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Thursday, January 3, 2008

The Drowning by Edward J Delaney

Alphonsus is ordained to the priesthood of his denomination and begins his post without any major issues to handle for several years. Then one day his life changes. He is awakened in the middle of the night with a relentless knock at the door. A boy stands at the door. "Father, you have to hear a confession," the boy said.
"Pardon?"
"A confession. You hear confessions, don't you?"
"Well, I thought you were . . ." Alphonsus felt a twinge of anger.
"Of course I hear confessions. But generally don't find children on my doorstep at odd hours. Now, get inside here. We'll do it in the study, and it had better be good."
"It's not I who needs to," the boy said. "The person is waiting inside the church."
The rest of the story unfolds of a man who has just murdered a policeman belonging to the Royal Irish Constabulary. (RIC) Tensions had risen between the RIC and the Irish Republican Army. With each killing of a policeman the Black and Tans (a group) would burn the village nearest the killing.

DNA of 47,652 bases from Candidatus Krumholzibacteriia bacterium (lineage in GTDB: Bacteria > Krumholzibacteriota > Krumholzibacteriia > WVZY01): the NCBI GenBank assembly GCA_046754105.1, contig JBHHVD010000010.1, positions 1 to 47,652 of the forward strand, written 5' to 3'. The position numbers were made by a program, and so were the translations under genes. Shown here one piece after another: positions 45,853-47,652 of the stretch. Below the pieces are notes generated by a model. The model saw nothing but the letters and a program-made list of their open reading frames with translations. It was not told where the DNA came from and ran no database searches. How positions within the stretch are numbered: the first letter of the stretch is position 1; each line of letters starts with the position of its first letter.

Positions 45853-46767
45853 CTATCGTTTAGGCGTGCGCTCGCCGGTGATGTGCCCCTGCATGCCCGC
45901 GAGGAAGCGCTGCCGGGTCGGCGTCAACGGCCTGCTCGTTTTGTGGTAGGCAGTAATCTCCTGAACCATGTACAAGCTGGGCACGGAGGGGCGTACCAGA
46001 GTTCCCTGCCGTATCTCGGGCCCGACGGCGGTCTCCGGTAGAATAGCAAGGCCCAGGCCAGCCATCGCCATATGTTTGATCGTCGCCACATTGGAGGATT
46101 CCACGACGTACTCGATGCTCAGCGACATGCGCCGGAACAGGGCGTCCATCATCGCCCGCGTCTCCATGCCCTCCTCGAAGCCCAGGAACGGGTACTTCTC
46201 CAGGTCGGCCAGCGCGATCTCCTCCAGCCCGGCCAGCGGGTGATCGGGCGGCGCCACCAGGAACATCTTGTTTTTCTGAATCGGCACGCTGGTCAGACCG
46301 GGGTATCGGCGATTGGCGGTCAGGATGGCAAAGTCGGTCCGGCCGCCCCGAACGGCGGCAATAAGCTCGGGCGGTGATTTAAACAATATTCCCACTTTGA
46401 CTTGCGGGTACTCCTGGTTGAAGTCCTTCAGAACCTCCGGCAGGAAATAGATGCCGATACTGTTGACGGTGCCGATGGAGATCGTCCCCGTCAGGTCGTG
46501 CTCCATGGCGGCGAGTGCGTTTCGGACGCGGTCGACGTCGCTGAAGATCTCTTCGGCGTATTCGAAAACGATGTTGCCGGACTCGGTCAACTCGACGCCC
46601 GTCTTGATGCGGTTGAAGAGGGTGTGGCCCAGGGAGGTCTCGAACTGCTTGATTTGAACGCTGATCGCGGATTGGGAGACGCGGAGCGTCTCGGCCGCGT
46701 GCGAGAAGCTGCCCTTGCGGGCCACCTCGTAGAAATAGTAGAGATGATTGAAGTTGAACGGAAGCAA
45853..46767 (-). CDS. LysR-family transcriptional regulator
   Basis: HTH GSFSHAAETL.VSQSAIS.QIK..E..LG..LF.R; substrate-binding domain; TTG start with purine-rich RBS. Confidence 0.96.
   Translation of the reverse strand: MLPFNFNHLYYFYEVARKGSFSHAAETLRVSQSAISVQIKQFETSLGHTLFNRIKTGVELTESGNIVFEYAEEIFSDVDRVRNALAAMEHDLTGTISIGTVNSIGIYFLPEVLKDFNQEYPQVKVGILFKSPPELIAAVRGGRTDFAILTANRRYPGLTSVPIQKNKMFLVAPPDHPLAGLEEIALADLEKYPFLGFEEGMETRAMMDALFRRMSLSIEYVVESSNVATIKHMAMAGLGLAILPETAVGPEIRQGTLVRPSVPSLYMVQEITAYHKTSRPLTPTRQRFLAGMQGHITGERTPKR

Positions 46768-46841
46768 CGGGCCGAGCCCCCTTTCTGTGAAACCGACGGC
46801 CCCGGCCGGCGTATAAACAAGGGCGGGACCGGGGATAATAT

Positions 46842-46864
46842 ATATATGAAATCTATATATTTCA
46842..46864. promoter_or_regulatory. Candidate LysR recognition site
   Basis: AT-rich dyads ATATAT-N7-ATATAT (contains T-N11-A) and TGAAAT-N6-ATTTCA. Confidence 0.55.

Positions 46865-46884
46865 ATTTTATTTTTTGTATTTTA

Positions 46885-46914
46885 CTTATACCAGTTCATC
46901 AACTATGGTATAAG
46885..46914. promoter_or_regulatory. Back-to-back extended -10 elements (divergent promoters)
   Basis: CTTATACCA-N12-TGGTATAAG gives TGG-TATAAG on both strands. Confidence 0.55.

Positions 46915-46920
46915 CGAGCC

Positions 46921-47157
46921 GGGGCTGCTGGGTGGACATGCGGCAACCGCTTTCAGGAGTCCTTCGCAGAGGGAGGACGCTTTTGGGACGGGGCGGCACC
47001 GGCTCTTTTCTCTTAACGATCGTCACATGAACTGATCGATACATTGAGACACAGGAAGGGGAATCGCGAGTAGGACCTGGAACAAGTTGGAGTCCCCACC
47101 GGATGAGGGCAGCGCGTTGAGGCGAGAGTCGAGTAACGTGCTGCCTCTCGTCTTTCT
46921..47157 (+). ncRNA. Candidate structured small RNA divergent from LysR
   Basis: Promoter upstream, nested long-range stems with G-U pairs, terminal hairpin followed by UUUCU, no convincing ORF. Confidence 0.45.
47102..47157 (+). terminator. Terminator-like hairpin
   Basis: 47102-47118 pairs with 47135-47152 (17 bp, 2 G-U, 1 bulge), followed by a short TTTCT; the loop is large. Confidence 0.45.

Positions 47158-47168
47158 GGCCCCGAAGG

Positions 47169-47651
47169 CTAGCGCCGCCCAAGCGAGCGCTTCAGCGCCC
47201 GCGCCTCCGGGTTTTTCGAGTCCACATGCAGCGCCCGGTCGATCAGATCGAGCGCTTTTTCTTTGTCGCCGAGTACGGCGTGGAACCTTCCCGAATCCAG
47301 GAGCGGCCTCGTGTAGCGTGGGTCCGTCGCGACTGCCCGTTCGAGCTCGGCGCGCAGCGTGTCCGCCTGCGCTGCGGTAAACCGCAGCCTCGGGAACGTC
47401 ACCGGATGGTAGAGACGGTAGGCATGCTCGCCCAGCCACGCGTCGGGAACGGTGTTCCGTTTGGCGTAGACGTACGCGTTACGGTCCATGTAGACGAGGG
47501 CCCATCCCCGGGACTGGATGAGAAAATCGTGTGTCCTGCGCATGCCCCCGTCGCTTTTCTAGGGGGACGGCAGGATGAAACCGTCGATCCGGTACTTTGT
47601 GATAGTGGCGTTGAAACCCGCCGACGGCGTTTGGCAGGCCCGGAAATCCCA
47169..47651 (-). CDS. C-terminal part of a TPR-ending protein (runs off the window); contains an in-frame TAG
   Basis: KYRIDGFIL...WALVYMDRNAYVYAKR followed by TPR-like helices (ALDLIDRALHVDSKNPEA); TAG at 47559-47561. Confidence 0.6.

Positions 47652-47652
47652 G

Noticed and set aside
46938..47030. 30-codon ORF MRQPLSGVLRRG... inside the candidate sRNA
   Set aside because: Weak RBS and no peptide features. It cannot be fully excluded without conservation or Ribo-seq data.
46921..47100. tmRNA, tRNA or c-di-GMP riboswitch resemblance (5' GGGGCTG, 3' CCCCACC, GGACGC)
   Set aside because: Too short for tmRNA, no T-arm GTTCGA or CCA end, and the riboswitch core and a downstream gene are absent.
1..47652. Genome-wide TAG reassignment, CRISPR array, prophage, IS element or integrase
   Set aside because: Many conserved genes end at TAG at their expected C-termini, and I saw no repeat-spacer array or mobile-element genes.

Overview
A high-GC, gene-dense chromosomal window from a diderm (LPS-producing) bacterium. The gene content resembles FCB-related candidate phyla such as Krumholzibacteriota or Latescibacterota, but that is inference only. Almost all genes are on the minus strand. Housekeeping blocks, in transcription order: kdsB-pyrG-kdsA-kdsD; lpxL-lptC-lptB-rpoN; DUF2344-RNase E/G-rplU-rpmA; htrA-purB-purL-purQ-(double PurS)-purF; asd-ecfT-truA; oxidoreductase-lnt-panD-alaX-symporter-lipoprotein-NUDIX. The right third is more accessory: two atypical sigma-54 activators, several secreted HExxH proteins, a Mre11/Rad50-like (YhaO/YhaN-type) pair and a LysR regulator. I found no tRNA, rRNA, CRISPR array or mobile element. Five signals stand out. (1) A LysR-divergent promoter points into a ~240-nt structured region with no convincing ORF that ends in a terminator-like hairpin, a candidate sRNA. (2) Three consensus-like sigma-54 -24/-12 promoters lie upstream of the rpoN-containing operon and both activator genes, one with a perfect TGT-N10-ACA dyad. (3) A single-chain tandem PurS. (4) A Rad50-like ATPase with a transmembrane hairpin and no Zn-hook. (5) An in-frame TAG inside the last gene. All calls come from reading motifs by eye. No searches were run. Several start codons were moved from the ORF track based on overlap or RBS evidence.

The murderer is asking for penance from Alphonsus. And here lies the crux of the story. What should Alphonsus do? As a priest he is bound to perform his duties. As a member of the village nearest the killing he wants to cover up the killing so as to not evoke the wrath of the Black and Tans...

1 comment:

shersy said...

So did you ever say which one was false on your true/false?

These stories are so vivid! I'm listening to a Thousand Splendid Suns - very different type of book than I'd choose....And very long. I so need to get something to have these ebooks portable!